Three reasons US car companies are failing:
A few years ago I bought a used car. I did a lot of research. I was only willing to spend $3500 or less, so my options were limited. Another limitation--I'm tall enough that I don't fit in a two-door car such as a Geo Metro.
I went to Consumer Reports.
Best compact cars in my price range? The ones that don't break down?
Honda Accord, Toyota Corolla, Geo Prizm. The last year for the Prizm was 1997; I had several people tell me it was basically a Corolla, just with a different name. I found one from that year and have been happy with it.
So where are Chrysler, Ford, and GM? The American car companies?
Well, they don't exactly have a history of making quality products. Go to Consumer Reports. It's pretty obvious that their cars are less reliable.
Sure, they have style. They look good. I worked for a rental car company and would sometimes drive a Dodge Intrepid. The 2001 model looked very cool, it drove smoothly, and it felt very comfortable. The 2001 Dodge Neon also looked and drove nice (although, being a compact car, it was less comfortable). But the reliability stinks. Some people go for style, for looks, or for brand name.
More people prefer reliability. So Americans buy Toyota and Honda.
Handling their money poorly. Plenty has already been said elsewhere about how they compensate their employees. The top executives showing up in private jets to beg Congress for relief money was more of a stupid image decision than a bad financial decision, but it seems to illustrate their wasteful ways.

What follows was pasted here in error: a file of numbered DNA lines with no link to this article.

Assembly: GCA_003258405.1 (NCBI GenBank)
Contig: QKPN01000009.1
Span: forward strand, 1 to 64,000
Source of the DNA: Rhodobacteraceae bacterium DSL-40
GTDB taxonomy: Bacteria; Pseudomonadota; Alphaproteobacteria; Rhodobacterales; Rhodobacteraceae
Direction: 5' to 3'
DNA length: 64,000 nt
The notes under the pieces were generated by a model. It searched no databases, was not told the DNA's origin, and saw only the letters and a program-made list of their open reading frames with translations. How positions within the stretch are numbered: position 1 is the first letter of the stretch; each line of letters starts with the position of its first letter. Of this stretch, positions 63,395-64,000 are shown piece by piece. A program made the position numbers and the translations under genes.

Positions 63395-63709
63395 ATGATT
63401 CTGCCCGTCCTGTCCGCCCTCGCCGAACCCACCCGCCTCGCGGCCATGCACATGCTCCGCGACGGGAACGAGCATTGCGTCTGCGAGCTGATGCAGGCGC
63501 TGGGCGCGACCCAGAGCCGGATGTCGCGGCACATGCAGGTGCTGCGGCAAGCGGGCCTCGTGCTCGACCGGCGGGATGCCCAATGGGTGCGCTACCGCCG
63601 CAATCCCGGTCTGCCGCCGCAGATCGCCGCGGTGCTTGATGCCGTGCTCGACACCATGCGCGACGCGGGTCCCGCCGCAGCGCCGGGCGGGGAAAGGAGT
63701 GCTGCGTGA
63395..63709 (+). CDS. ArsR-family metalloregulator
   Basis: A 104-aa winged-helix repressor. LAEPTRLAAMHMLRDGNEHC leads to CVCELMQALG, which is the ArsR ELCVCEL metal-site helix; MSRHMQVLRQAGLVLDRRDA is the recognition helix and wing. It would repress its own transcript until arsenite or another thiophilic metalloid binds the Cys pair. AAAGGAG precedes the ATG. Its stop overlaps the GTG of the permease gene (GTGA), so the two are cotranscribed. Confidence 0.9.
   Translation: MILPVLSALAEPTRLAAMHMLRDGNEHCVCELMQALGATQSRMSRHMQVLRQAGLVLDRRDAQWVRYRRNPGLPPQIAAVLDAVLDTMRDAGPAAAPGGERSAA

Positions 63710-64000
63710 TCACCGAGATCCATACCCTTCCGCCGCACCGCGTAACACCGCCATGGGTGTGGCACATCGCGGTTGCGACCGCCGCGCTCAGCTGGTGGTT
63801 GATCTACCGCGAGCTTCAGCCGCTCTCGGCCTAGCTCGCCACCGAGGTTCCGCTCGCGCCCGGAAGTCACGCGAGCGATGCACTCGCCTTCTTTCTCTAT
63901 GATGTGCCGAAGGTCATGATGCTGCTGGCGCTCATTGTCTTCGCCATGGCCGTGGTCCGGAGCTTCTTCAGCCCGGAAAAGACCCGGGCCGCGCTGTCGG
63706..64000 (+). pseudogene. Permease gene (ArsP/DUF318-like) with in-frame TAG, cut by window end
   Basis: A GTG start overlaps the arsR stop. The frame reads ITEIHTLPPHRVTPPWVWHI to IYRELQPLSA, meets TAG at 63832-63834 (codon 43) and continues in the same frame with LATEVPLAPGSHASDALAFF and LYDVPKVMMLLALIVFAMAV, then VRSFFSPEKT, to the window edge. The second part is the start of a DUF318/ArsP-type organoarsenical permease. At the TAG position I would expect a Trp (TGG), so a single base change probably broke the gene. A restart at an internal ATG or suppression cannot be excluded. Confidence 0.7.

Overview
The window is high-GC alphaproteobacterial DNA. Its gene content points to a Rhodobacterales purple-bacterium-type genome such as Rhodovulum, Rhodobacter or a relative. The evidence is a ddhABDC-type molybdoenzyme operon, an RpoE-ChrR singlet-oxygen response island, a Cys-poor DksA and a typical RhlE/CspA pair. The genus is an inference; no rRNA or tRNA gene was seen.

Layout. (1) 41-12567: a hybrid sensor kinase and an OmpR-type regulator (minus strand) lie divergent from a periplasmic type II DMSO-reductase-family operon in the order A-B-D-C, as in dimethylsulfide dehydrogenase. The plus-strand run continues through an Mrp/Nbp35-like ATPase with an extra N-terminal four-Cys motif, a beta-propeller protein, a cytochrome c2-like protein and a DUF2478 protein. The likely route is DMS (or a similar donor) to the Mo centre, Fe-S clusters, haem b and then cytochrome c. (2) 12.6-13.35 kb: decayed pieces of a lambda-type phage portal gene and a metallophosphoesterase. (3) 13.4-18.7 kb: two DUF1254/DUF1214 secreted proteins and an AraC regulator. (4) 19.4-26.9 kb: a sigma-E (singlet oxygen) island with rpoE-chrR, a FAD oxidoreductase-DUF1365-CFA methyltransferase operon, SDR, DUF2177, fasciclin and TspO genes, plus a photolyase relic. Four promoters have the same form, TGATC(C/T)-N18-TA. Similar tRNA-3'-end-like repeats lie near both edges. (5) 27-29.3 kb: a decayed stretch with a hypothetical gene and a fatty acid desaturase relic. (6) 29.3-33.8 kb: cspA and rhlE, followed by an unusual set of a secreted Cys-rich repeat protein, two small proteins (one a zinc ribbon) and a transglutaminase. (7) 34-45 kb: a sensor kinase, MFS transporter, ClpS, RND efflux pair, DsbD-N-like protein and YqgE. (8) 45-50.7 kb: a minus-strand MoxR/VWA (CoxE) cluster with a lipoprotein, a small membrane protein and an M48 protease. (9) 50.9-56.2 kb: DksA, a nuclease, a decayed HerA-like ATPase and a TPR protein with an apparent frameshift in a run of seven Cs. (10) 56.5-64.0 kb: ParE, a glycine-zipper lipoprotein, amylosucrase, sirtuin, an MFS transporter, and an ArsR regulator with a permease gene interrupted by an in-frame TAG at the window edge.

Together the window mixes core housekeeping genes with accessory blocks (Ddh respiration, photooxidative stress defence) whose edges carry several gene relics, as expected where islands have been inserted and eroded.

Size and gas mileage.
American car companies have been big into size. Get a monster truck! One that can tow a house! Look! Our SUV is bigger!
What you end up with is a bunch of little ladies and guys with Napoleon complexes driving huge vehicles around. Most of these vehicles don't get used much for towing, hauling, or off-roading. They're mainly a status symbol.
Gas prices went way up, the economy went way down, and all of a sudden these big vehicles aren't selling. They never sold much internationally (people in other countries are either too poor to afford them, or laws are to stringent to allow gas guzzlers). Now they're not selling anywhere. The companies were struggling anyway, but gas prices and the economy were the last straw.
Now, what do we do? Do we go in and save these guys? Or are they too big to fail? If we let them fail, the economy goes down more. But if we use huge amounts of money to help them out, their problems, which I mentioned above, will probably continue. Poor reliability, poor money management, big size and poor gas mileage.
I think at least one of them needs to fail. Companies, especially big companies, need to realize that they are not too big to die. I hope Congress will hold off on any help until one of these guys goes under, and then step in with loans to help the others. Let them know that they're not too big to fail. Let them know that, like all other things in a changing environment, if they don't change and adapt, they will go extinct.